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Oh What a Red Sweater

Too young for her body’s changes,

but ready anyway, the angle of

her teen years practiced every night—

watching TV from the plush sofa, one hand dangling—

she knows just how to try on

the fish-net, body hugging, calf-length red sweater

as she steps from the dressing room

of the thrift store, met by her mother’s panic:

Mama, can I have it please?

And oh, how I want Mama to say yes,

and oh, how I want Mama to say no,

because how can you choose?

And which body will be

my next body, within this life?

(It isn’t you, I tell the mirror,

and put back the pork pie hat.)

Behind the register a gaggle of figurines,

blind beneath their fezzes,

beams upon us all—

glazed thrift shoppers, the odd lot,

gleeful and desperate.

What brightly painted doodads,

what riches on the racks,

and oh, the girl and the $4 red sweater.

She’s still a little girl, middle school

three weeks away, and an hour’s

bumpy bus ride in the summer rain,

wending down the coastal highway:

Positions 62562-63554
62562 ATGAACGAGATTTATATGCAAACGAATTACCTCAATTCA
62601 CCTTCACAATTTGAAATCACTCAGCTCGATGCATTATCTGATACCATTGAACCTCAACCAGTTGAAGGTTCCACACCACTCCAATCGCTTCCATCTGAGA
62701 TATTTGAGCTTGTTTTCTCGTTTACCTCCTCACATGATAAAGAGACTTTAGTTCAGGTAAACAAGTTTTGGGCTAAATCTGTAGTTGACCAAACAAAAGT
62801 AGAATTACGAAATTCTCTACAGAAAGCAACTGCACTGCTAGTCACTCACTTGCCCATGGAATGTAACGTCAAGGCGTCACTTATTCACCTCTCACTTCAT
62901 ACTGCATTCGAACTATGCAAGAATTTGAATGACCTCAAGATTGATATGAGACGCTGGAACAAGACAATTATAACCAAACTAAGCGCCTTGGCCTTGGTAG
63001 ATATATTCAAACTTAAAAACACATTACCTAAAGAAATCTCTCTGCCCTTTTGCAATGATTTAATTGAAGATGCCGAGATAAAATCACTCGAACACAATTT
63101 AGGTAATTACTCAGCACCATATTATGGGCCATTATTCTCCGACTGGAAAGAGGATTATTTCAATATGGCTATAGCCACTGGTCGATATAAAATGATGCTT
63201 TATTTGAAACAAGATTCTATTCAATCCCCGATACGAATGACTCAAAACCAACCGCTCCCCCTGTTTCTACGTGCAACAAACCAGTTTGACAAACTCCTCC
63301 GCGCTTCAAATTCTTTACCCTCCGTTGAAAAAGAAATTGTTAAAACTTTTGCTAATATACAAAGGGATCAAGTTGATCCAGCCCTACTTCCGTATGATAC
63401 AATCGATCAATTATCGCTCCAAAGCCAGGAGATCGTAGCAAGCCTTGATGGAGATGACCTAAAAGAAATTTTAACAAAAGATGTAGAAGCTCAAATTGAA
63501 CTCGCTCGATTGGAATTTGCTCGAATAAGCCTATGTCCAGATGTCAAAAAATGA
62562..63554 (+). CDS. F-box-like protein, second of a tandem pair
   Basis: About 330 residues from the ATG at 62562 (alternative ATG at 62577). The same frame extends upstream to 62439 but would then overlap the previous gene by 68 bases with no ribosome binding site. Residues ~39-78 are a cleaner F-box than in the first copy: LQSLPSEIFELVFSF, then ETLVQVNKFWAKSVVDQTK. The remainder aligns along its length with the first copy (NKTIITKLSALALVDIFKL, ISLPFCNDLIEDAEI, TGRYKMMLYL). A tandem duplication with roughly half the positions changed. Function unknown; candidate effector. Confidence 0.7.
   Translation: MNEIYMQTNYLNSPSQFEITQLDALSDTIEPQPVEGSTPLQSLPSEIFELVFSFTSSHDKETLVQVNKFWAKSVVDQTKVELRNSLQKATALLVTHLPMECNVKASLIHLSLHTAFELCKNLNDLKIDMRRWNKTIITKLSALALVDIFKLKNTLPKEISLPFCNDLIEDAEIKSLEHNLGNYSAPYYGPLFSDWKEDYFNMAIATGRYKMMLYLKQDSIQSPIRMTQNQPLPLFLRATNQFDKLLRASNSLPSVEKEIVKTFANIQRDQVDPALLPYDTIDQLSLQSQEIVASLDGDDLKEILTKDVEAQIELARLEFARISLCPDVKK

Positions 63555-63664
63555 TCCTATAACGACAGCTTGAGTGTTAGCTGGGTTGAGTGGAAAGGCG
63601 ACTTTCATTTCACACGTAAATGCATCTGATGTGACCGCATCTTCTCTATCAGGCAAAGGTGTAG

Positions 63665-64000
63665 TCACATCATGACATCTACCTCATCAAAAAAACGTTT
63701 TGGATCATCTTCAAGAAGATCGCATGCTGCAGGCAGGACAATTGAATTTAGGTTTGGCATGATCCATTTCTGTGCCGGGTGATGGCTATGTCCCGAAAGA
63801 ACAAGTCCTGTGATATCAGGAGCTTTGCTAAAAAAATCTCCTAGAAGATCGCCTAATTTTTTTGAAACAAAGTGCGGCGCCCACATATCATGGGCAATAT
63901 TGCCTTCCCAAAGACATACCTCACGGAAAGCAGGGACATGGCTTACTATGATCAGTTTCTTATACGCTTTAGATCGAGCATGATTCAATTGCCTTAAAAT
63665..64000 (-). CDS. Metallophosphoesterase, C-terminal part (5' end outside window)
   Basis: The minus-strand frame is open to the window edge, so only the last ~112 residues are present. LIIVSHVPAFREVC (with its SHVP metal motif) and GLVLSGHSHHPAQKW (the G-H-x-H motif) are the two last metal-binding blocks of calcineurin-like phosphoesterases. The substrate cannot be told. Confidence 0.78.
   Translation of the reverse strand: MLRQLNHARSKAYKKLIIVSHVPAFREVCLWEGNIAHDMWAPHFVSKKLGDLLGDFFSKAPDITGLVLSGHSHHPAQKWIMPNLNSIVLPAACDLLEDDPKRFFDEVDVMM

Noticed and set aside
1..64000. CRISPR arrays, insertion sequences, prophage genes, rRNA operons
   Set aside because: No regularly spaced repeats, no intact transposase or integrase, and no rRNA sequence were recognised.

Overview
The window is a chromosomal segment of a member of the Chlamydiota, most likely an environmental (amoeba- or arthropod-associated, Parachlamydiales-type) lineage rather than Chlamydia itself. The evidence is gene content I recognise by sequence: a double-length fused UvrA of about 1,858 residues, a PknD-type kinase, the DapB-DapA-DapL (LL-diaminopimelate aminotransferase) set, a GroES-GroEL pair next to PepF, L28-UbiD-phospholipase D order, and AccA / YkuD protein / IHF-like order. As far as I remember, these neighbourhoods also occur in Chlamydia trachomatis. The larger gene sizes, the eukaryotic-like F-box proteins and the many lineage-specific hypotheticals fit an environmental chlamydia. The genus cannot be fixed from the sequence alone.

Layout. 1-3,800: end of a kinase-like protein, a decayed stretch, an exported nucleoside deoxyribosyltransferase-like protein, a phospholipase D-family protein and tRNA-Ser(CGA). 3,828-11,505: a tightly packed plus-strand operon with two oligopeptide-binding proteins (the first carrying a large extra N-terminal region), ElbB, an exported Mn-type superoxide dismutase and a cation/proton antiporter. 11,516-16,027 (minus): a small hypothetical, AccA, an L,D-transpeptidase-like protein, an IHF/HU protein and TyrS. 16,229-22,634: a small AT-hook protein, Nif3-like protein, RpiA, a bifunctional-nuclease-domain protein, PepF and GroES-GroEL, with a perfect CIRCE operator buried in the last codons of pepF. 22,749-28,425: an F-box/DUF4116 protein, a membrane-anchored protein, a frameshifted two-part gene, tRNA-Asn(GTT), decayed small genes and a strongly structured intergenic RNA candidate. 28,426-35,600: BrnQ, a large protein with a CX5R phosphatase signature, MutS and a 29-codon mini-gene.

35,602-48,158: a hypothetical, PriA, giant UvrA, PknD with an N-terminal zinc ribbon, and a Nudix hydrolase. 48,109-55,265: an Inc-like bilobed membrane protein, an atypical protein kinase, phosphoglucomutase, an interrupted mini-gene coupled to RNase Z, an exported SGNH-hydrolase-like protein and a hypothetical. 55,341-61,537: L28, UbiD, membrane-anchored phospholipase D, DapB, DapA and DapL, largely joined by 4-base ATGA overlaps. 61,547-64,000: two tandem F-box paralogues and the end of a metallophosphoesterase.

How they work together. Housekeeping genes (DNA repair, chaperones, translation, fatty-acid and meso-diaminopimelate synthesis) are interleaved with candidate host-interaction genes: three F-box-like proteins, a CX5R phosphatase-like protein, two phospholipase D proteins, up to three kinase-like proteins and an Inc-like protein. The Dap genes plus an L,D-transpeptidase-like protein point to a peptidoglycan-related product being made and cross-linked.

she’ll listen to her Mama.

Me? I’ll listen to the rain

typing gibberish on my umbrella,

and try on

word after word after word,

always getting wrong the color of those rose hips

along the muddy ditch, a blurred swath of

pink and green by the thrift store sign,

wedged in the present

where a little girl twirls a shopping bag

and stomps in every puddle in the parking lot.

from Elephants & ButterfliesFind it in the library

Copyright © BOA Editions, Ltd 2008
Used with the permission of The Permissions Company, Inc.
on behalf of BOA Editions LTD.

Published in Alan Michael Parker Poems

This program is supported in part by a grant from the Idaho Humanities Council, a State-based program of the National Endowment for the Humanities.

Any views, findings, conclusions, or recommendations expressed in this (publication, website, exhibit, etc.) do not necessarily represent those of the Idaho Humanities Council or the National Endowment for the Humanities.